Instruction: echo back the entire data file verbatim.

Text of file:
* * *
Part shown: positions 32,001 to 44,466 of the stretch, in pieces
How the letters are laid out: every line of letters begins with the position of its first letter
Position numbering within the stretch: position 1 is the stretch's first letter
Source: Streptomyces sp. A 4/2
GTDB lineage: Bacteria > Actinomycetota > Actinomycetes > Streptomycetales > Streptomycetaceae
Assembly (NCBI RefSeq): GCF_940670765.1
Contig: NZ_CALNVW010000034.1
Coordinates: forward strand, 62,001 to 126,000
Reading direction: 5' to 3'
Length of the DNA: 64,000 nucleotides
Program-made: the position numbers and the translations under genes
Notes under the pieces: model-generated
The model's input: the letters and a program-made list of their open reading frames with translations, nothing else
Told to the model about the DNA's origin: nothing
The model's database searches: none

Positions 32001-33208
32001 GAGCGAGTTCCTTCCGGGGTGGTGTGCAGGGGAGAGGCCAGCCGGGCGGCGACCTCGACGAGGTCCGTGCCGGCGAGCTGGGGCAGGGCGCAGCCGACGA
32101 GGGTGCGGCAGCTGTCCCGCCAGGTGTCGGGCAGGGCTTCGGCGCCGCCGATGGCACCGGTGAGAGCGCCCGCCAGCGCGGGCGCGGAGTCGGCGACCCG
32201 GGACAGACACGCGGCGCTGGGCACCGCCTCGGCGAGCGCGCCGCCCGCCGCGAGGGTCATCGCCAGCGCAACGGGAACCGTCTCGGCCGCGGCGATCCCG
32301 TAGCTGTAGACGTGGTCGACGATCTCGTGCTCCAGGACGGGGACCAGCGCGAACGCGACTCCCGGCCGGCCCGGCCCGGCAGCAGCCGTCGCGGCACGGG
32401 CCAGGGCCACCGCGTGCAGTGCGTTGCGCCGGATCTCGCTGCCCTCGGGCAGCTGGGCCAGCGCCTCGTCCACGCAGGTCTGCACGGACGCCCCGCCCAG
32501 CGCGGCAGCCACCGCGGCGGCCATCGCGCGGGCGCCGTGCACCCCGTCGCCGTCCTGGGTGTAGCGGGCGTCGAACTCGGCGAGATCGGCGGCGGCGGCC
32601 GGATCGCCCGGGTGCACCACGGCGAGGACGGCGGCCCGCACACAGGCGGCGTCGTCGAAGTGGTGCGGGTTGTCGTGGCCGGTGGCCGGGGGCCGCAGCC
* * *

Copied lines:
Part shown: positions 32,001 to 44,466 of the stretch, in pieces
How the letters are laid out: every line of letters begins with the position of its first letter
Position numbering within the stretch: position 1 is the stretch's first letter
Source: Streptomyces sp. A 4/2
GTDB lineage: Bacteria > Actinomycetota > Actinomycetes > Streptomycetales > Streptomycetaceae
Assembly (NCBI RefSeq): GCF_940670765.1
Contig: NZ_CALNVW010000034.1
Coordinates: forward strand, 62,001 to 126,000
Reading direction: 5' to 3'
Length of the DNA: 64,000 nucleotides
Program-made: the position numbers and the translations under genes
Notes under the pieces: model-generated
The model's input: the letters and a program-made list of their open reading frames with translations, nothing else
Told to the model about the DNA's origin: nothing
The model's database searches: none

Positions 32001-33208
32001 GAGCGAGTTCCTTCCGGGGTGGTGTGCAGGGGAGAGGCCAGCCGGGCGGCGACCTCGACGAGGTCCGTGCCGGCGAGCTGGGGCAGGGCGCAGCCGACGA
32101 GGGTGCGGCAGCTGTCCCGCCAGGTGTCGGGCAGGGCTTCGGCGCCGCCGATGGCACCGGTGAGAGCGCCCGCCAGCGCGGGCGCGGAGTCGGCGACCCG
32201 GGACAGACACGCGGCGCTGGGCACCGCCTCGGCGAGCGCGCCGCCCGCCGCGAGGGTCATCGCCAGCGCAACGGGAACCGTCTCGGCCGCGGCGATCCCG
32301 TAGCTGTAGACGTGGTCGACGATCTCGTGCTCCAGGACGGGGACCAGCGCGAACGCGACTCCCGGCCGGCCCGGCCCGGCAGCAGCCGTCGCGGCACGGG
32401 CCAGGGCCACCGCGTGCAGTGCGTTGCGCCGGATCTCGCTGCCCTCGGGCAGCTGGGCCAGCGCCTCGTCCACGCAGGTCTGCACGGACGCCCCGCCCAG
32501 CGCGGCAGCCACCGCGGCGGCCATCGCGCGGGCGCCGTGCACCCCGTCGCCGTCCTGGGTGTAGCGGGCGTCGAACTCGGCGAGATCGGCGGCGGCGGCC
32601 GGATCGCCCGGGTGCACCACGGCGAGGACGGCGGCCCGCACACAGGCGGCGTCGTCGAAGTGGTGCGGGTTGTCGTGGCCGGTGGCCGGGGGCCGCAGCC